Bruce E. Strober MD, PhD, Professor of Dermatology and Director of Clinical Trials at the University of Connecticut Health Center in Farmington, CT, has dedicated most of his career to improving the quality of life for the millions of patients who live with psoriasis. And while we don’t have psoriasis cure yet, we are certainly getting closer. Dr. Strober talked to Practical Dermatology® magazine about what dermatologists can offer psoriasis patients today and where this field is headed.

What do the newly released joint American Academy of Dermatology and National Psoriasis Foundation guidelines for the treatment of psoriasis with biologics change?

Bruce E. Strober MD, PhD: The biologic guidelines intentionally are not prescriptive. Instead, they provide more of an open menu of how one can approach psoriasis. If patients need a systemic or biologic therapy for moderate to severe psoriasis, they should get it. This includes patients who don’t respond to topical therapy and those whose disease has a tremendous negative impact on their quality of life. In addition, patients who might have certain areas of the body involved that are refractory to treatment, such as the scalp, hands, and feet, may benefit from biologics even though the total body surface area (BSA) of disease is low. In these cases, BSA may not be more than five percent, but psoriasis has an immense effect on quality of life. The bottom line is that how the disease affects the patient is more important than absolute BSA.

Does cost affect access to care?

Dr. Strober: Yes, the modern drugs are expensive. However, there are a lot of routes that physicians can take to deliver these effective therapies to patients. It can be frustrating, because you can’t always use the medicine you most prefer as a first-line therapy. Some insurers stipulate that patients must try other modalities first. Fortunately, most of the manufacturers have programs for these drugs to be delivered either free of charge or at a low cost, but there are still steps that must be taken. It’s important to set up an infrastructure in the office to help patients gain access to medication directly from the manufacturer or through insurers. You need an educated person who works in the practice who is facile in the multiplicity of processes and is pretty well-versed about all the available medications.

What is going on with biosimilars in the US?

Dr. Strober: Biosimilars haven’t really infiltrated the US market because the primary branded (reference) drugs are still under patent protection and there are ongoing court battles seeking to retain this protection.

What psoriasis treatments are coming down the pike?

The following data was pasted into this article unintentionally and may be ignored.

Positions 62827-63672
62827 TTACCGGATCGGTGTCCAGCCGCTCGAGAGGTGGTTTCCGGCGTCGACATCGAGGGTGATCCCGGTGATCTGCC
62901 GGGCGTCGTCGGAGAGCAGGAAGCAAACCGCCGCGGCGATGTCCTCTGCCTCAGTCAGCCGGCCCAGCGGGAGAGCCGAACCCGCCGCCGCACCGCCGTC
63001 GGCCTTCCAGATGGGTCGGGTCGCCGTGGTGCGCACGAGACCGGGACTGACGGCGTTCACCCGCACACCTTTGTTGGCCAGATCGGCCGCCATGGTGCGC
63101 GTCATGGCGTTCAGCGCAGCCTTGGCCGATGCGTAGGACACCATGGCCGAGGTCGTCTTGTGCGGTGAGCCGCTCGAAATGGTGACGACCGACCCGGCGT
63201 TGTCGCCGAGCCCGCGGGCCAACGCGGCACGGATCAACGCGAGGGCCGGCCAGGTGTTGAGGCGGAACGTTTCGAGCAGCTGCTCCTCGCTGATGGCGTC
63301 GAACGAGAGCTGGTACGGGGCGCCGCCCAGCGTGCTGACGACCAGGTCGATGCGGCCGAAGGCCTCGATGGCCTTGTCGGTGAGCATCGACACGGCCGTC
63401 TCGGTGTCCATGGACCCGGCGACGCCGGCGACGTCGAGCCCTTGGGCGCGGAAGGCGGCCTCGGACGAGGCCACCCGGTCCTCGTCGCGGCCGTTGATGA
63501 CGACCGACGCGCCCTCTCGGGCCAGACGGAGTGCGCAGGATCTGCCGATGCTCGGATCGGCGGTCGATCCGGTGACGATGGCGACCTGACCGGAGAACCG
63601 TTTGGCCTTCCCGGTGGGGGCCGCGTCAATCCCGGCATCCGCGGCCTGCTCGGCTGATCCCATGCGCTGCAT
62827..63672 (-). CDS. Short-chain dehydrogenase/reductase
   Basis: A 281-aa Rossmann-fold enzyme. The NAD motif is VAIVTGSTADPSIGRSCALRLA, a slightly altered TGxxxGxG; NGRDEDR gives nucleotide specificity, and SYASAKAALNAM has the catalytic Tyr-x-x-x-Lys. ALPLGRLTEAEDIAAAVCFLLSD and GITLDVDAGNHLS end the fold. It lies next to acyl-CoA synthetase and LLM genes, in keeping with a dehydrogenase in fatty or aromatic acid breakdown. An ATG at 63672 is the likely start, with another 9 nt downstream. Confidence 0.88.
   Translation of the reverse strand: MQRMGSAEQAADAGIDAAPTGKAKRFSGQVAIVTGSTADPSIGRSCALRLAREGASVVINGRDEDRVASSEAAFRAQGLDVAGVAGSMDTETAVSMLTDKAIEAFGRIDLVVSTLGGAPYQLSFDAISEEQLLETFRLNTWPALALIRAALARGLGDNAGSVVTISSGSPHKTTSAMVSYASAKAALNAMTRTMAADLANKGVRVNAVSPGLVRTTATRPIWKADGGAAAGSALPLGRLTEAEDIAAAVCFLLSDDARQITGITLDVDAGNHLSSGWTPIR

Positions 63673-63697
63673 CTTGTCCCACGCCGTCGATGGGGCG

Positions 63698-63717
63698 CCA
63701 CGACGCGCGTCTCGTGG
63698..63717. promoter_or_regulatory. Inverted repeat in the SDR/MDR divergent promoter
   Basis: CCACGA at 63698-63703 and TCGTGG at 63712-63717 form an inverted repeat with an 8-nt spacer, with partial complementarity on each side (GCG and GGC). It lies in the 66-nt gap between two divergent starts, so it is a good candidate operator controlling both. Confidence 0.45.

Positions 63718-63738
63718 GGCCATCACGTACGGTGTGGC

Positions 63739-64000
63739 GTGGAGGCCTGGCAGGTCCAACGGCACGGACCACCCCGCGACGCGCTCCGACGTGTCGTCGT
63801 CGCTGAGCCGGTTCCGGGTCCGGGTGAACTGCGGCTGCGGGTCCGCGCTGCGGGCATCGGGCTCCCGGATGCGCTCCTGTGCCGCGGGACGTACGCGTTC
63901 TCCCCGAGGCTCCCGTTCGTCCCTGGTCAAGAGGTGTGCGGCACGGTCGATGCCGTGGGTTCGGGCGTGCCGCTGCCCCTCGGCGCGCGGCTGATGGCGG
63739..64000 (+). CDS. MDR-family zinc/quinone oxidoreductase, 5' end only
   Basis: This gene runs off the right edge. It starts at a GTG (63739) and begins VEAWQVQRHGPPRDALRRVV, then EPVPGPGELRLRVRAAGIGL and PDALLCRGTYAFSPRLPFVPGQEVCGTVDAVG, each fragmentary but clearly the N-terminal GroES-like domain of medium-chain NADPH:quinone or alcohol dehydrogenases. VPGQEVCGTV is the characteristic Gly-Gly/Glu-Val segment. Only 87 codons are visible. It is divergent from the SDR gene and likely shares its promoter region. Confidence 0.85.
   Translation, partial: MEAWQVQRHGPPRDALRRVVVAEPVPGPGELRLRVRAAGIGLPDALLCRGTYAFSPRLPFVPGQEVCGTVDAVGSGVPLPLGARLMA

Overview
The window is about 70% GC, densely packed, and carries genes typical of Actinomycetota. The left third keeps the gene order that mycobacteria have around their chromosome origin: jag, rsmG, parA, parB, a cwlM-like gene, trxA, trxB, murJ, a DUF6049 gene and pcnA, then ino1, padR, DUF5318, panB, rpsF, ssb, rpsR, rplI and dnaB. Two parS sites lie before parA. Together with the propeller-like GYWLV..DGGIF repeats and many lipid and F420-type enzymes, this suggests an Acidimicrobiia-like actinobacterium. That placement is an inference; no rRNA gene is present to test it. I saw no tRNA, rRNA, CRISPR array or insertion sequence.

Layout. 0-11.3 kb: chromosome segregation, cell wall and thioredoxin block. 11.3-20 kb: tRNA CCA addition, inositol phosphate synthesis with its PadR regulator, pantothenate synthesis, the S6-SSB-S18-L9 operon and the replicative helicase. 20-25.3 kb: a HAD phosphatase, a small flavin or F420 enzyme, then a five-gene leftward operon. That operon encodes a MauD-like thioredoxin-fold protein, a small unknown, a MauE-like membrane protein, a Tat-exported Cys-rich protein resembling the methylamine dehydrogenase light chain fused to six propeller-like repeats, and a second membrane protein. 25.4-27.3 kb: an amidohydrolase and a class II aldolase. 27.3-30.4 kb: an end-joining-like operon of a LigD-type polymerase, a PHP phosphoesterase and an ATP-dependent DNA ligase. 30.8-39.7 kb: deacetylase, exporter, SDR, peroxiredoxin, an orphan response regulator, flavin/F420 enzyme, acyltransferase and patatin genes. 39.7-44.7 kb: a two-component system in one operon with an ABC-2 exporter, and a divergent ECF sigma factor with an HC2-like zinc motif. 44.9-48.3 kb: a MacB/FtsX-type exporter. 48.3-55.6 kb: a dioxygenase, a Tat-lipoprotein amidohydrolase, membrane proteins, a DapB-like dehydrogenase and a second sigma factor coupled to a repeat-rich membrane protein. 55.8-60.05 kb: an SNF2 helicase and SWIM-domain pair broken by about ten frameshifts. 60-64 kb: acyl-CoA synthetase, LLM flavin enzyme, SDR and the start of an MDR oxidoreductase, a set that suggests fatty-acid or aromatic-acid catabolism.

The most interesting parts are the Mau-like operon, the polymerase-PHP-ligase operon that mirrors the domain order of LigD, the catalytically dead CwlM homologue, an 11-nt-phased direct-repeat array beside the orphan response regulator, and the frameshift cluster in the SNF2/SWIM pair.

Dr. Strober: One drug was just approved by the FDA. AbbVie’s Skyrizi (risankizumab) is an IL-23 inhibitor that is given every 12 weeks as an injection, with the first two doses given four weeks apart. The efficacy data looks very good, and this will be an important addition to our treatment armamentarium. (For more on Skyrizi, see “Clinical Focus” on page 57.) In the next few years, we will probably see a small molecule, an oral novel tyrosine kinase 2 (TYK2) inhibitor from Bristol-Myers Squibb Company. It has just completed its Phase 2 studies now and it looks like the efficacy is quite similar to Humira (adalimumab, AbbVie) and Stelara (ustekinumab, Janssen), but we need to wait for Phase 3 results to verify this efficacy and better define its safety. We already have so many good choices. One of the major challenges is educating doctors on all of the available choices and what it entails to start patients on these drugs and monitor them appropriately.

Will we ever see personalized medicine in psoriasis care?

Dr. Strober: This is the Holy Grail and generates a lot of discussion at every meeting, but personalized medicine has not taken off in psoriasis to the level that it has in cancer therapeutics. We don’t draw blood and see this marker and say, “You should get this therapy.” The closest thing we do is look to see if a patient also has psoriatic arthritis and if they do, give them a therapy that is approved for and is known to be very efficacious for both psoriasis and psoriatic arthritis. n

See what Dr. Strober says about the influence of treatment on comorbidities online at PracticalDermatology.com.

Does blocking systemic inflammation lower risk for comorbidities?

Dr. Strober: We think that treating psoriasis may prevent the development of psoriatic arthritis. When it comes to reducing cardiovascular disease and mortality, some dermatologists believe that merely clearing the skin provides this benefit. However, it might be true that certain drugs are better than others at reducing the cardiovascular disease that is inherent to psoriasis. Many additional studies are required before we can speak confidently on the issue.